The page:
Julius Cesar, The Gallic Wars
6.13 Throughout all Gaul there are only two orders of men who are of any rank and dignity: for the common people are held almost in the condition of slaves, who dare to undertake nothing, and are not admitted to any councils. The greater part, when they are pressed either by debt, or the large amount of their tributes, or the oppression of the more powerful, give themselves up in vassalage to the nobles, who possess over them the same rights without exception as masters over their slaves. But of these two orders, one is that of the Druids, the other that of the knights.
The Druids are engaged in things sacred, conduct the public and the private sacrifices, and interpret all matters of religion. To these a large number of the young men come for instruction, for Druids are held in great honor among them. They make the decisions on almost all controversies, public and private; and if any crime has been perpetrated, or if a murder has been committed, or if there is any dispute about an inheritance or any property boundary, these same persons decide it. They decree rewards and punishments. If anyone, either in a private or public capacity, does not submit to their decision, they exclude him from their sacrifices. This among them is the most heavy punishment. Those who have been thus excluded are counted as impious and criminal: all shun them, and avoid their society and conversation, to avoid receiving some evil from their contact. No justice is administered to these outcasts, when they seek it. No dignities are bestowed on them.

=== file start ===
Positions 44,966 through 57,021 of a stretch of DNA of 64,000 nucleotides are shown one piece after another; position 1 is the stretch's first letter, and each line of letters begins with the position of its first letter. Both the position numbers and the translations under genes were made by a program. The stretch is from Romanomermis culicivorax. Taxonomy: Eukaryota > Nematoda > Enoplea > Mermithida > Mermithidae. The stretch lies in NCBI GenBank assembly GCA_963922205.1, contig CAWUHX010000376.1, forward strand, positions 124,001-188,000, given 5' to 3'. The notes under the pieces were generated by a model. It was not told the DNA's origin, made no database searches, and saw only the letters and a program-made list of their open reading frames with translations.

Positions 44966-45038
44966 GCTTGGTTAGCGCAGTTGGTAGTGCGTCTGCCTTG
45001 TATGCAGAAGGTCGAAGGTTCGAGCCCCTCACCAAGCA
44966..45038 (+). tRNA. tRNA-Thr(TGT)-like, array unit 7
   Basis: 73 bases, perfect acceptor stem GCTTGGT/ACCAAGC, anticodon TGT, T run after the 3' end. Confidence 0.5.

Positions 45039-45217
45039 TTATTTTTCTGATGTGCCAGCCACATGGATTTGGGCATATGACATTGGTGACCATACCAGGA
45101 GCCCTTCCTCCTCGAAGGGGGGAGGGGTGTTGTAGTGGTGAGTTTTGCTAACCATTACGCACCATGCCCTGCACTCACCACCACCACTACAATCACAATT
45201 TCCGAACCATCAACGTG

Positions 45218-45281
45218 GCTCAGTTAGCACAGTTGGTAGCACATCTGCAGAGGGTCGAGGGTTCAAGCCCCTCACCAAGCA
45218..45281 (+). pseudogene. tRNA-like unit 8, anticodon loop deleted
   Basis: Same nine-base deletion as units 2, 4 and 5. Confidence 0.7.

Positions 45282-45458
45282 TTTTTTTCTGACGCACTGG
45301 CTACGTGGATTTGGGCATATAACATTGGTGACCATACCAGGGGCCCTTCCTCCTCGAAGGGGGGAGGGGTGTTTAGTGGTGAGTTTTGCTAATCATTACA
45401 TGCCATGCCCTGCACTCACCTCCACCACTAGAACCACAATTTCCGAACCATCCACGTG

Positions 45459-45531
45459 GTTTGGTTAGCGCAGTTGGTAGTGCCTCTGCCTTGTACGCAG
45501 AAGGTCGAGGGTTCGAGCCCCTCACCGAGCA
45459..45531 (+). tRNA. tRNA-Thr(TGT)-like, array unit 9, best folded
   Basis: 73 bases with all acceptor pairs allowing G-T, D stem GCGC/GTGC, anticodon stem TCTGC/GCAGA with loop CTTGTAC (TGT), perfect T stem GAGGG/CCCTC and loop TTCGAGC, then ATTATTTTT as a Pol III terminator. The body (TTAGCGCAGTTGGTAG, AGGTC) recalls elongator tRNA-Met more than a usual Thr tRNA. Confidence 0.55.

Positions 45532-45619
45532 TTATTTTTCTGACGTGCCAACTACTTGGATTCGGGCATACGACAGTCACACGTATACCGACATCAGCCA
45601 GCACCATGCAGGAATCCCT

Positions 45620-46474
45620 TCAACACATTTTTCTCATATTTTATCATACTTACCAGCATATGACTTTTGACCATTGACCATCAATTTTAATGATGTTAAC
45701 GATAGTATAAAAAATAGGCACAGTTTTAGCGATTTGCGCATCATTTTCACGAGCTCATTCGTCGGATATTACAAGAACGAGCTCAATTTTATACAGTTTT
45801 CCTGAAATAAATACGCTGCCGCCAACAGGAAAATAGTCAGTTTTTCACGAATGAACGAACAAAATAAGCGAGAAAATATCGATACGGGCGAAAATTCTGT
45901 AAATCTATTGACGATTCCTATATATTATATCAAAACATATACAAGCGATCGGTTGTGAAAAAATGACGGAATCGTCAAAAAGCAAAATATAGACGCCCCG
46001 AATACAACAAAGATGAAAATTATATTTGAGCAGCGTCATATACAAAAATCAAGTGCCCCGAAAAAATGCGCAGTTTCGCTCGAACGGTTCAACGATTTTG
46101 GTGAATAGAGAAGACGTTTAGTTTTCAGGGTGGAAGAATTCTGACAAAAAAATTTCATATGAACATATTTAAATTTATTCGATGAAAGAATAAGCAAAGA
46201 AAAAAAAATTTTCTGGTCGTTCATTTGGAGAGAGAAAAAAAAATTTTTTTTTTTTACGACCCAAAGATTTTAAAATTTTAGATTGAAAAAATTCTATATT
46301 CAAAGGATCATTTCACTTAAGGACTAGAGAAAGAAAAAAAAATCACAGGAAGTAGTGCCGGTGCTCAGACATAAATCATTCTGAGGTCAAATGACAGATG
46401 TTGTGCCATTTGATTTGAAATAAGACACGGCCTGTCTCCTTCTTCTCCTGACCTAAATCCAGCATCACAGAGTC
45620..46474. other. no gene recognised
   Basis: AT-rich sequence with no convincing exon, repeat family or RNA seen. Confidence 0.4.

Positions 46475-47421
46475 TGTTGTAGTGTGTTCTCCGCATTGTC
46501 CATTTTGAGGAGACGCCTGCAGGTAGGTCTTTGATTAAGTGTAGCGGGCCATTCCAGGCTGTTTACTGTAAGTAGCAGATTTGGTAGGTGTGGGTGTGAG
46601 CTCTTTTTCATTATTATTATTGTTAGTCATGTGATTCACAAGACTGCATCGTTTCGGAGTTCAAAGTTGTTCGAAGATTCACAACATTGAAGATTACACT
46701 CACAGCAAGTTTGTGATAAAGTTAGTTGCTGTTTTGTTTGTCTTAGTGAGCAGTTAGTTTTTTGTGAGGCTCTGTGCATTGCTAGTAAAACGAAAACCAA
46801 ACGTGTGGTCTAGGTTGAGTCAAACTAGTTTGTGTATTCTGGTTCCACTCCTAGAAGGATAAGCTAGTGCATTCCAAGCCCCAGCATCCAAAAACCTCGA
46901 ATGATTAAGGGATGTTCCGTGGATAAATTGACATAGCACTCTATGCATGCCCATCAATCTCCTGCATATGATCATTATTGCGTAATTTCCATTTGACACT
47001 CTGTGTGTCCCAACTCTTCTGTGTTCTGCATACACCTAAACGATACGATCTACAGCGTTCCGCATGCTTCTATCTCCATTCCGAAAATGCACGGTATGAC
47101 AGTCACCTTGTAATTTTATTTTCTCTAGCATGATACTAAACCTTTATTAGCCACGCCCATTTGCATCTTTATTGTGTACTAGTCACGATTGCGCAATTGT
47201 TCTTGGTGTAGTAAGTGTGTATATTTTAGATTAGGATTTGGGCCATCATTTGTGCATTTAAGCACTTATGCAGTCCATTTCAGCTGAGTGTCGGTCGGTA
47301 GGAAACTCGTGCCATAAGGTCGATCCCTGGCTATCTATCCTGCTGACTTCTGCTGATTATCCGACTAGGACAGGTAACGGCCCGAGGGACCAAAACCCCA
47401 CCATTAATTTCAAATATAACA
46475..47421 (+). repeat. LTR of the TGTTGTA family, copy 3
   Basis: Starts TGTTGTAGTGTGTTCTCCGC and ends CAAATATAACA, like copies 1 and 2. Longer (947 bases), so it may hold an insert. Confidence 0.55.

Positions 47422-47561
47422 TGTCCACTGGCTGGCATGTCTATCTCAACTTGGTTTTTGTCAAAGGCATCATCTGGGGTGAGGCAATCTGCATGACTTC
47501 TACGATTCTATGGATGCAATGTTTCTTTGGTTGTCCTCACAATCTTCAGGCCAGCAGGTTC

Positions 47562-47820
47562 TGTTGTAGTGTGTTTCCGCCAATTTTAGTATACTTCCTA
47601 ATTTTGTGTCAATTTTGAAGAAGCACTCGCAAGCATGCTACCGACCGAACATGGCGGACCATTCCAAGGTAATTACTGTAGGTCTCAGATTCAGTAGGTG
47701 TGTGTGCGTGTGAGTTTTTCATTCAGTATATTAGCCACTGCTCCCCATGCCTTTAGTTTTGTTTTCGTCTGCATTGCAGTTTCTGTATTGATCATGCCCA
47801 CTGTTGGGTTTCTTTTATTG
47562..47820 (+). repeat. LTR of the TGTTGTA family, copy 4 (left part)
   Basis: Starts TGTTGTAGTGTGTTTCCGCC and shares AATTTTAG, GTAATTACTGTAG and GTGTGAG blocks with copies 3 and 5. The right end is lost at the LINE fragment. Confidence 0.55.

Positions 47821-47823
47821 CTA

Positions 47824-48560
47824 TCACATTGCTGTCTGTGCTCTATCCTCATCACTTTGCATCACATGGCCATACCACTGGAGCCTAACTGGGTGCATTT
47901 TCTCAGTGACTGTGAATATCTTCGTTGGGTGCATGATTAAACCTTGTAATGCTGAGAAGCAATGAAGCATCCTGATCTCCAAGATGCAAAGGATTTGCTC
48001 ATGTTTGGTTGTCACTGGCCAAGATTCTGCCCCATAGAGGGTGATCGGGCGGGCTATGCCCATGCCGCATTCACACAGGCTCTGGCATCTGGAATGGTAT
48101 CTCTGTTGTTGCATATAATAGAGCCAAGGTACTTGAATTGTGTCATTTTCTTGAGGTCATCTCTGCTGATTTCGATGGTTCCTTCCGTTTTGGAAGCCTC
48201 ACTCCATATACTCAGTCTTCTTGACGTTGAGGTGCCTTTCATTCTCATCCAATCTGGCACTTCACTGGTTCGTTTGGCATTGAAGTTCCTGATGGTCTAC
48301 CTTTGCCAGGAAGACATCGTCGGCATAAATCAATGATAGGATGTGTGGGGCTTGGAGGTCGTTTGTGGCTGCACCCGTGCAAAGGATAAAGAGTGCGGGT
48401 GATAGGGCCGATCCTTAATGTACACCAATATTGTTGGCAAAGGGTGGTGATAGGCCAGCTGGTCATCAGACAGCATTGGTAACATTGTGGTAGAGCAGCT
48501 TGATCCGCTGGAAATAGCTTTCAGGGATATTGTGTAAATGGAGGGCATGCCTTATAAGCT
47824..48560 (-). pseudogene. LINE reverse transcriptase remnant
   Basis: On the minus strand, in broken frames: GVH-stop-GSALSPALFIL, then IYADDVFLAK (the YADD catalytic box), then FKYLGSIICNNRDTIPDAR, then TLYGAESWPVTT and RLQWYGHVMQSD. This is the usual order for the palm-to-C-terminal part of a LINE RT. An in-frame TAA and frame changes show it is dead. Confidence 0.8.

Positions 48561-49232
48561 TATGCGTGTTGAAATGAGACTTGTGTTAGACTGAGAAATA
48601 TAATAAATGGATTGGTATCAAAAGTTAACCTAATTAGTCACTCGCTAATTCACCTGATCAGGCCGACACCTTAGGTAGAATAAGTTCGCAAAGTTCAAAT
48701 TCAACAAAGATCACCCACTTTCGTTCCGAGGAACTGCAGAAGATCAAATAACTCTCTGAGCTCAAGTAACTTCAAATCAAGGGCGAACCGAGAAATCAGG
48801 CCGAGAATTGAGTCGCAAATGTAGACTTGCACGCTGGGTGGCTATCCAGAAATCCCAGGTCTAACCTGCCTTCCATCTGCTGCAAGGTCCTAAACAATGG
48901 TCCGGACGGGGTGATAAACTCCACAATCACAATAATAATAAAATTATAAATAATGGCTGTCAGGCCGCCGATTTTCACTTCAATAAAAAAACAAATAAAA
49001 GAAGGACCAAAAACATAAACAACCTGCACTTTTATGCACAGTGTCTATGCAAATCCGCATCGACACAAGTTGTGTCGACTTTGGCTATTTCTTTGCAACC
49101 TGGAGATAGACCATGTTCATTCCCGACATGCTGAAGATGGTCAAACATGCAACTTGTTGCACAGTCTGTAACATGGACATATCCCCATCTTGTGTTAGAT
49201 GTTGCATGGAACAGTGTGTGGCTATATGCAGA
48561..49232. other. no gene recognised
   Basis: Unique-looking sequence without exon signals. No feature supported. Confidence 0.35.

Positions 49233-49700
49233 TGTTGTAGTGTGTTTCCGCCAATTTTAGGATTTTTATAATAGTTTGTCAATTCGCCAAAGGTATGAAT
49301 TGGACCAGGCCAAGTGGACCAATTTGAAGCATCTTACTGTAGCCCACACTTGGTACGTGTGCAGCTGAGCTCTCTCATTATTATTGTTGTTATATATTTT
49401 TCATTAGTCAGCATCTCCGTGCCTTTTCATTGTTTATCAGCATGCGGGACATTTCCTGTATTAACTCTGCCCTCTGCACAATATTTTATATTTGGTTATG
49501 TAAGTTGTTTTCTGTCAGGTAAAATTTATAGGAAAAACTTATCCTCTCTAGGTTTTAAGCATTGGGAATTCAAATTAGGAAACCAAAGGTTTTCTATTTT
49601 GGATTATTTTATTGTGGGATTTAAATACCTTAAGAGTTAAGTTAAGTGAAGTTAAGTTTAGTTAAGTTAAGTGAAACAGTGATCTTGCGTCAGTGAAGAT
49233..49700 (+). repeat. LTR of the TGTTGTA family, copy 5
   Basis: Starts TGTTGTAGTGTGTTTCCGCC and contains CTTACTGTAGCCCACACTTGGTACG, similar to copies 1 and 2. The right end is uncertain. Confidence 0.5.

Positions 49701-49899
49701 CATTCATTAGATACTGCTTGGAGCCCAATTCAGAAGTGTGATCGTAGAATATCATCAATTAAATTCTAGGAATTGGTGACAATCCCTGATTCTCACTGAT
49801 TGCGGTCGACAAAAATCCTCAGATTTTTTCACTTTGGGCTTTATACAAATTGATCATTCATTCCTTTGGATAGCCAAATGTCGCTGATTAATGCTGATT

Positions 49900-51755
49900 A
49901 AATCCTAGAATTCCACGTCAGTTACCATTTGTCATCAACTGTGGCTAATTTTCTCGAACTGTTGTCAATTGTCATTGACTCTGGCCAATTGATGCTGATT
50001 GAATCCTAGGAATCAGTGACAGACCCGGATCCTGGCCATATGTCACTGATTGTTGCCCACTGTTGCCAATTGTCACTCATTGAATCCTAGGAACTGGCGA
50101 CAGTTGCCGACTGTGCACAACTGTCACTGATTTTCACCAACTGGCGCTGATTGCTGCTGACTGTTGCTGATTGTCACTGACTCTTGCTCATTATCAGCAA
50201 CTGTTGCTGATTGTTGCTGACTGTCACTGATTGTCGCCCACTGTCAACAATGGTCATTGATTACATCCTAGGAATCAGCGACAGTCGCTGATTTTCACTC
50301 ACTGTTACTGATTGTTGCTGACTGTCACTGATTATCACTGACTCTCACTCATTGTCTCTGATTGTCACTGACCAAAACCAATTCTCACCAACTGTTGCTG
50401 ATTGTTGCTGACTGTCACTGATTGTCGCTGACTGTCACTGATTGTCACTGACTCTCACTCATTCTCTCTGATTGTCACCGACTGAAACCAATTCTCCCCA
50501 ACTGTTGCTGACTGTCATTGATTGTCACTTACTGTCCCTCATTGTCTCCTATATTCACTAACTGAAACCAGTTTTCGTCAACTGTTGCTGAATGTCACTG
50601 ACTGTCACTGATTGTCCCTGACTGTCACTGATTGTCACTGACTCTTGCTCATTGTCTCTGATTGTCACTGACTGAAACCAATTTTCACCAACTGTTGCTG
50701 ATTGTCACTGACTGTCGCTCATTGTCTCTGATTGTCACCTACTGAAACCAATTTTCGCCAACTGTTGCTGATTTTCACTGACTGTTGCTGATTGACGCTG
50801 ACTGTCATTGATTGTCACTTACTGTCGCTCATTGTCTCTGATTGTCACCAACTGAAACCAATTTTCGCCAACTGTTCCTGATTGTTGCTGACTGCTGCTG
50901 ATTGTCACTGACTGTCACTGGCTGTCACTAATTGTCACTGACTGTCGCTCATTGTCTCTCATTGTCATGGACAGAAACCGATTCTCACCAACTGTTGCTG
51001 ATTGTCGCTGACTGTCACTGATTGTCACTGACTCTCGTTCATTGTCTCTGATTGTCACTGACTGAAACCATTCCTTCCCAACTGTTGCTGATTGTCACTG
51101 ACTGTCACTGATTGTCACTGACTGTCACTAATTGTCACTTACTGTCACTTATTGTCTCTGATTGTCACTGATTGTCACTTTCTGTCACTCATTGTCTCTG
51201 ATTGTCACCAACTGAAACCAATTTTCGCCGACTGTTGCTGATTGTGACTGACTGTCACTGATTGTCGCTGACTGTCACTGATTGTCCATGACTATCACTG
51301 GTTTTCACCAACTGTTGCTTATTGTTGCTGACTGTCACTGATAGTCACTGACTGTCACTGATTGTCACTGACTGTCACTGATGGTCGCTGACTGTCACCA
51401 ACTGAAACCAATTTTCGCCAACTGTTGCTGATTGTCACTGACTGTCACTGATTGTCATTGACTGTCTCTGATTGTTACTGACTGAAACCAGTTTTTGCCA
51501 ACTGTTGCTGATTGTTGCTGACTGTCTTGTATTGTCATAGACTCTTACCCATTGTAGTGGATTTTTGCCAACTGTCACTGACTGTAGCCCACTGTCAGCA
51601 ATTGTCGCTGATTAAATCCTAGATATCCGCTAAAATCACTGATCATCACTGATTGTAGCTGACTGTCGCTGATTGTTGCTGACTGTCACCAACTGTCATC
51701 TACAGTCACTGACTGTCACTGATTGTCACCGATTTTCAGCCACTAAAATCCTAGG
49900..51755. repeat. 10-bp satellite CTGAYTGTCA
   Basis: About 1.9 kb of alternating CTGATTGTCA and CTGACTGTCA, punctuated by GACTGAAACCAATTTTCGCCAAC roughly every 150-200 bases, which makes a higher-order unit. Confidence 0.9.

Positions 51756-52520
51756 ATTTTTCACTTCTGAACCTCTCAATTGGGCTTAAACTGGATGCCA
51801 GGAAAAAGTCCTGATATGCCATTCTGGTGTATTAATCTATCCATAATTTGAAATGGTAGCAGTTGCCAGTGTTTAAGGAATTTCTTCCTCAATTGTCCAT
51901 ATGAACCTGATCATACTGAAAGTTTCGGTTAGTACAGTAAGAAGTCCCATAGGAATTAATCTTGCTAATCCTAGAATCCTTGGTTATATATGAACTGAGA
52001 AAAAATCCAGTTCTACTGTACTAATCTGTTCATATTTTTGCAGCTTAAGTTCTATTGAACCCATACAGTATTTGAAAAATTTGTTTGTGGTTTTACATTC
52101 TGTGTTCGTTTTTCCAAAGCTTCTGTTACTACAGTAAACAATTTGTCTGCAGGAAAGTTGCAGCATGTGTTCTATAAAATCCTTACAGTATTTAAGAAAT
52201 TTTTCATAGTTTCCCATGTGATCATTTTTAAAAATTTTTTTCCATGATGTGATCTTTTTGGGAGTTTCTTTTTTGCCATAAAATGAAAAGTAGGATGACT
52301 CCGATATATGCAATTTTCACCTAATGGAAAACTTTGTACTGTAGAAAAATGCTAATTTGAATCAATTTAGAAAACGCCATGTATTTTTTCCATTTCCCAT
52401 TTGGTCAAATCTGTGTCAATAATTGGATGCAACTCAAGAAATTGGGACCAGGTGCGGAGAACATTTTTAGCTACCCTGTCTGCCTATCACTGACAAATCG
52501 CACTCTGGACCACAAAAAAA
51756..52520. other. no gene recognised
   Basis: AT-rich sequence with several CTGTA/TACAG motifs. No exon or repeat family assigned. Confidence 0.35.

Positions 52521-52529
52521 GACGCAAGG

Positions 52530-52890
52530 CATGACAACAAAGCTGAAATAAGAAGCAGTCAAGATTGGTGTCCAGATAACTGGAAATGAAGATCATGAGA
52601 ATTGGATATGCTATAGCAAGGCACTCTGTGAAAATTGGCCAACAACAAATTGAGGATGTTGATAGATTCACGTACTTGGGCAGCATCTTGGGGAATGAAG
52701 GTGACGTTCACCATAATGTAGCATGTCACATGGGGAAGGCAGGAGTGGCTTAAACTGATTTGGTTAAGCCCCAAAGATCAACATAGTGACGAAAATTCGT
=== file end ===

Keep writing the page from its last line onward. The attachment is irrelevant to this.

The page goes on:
Over all these Druids one presides, who possesses supreme authority among them. Upon his death, if any individual among the rest is pre-eminent in dignity, he succeeds; but, if there are many equal, an election is made, or sometimes they contend for the presidency with arms. They assemble at a fixed period of the year in a consecrated place in the territories of the Carnutes [between the Seine and the Loire rivers, in the region of modern Chartres, Orleans and Blois], which is reckoned the central region of the whole of Gaul. All who have disputes assemble in that place from every part, and submit to their decrees and judgments. This institution is supposed to have been invented first in Britain, and then brought over from there into Gaul, and even now any who want to gain a more accurate knowledge of that system generally go to Britain to study it.
6.14 The Druids do not go to war, nor do they pay taxes with the rest. They have an exemption from military service and other duties. Induced by such great advantages, many choose to embrace this profession, and many others are sent to it by their parents and relations. They are required to memorize a great number of verses; accordingly some remain in the course of training for twenty years. Nor do they regard it lawful to commit these verses to writing, though in almost all other matters, in their public and private transactions, they use Greek characters. That practice of not writing their religious teachings they seem to me to have adopted for two reasons. First, they do not want their doctrines to be known among the mass of the people. Second, those who learn would devote themselves less to the efforts of memory if they could rely on writing. This objection to writing generally occurs to most men, that dependence on writing relaxes diligence in learning and employment of the memory. They try to promote, as one of their leading beliefs, that souls do not perish, but pass after death from one body into another, and they think that men who believe this are inspired with courage, the fear of death being disregarded. They likewise discuss and teach the youth many things about the stars and their movements, about the size of the universe and of our earth, about the nature of things, and about the power and majesty of the immortal gods.
Roman Descriptions of Ancient Britain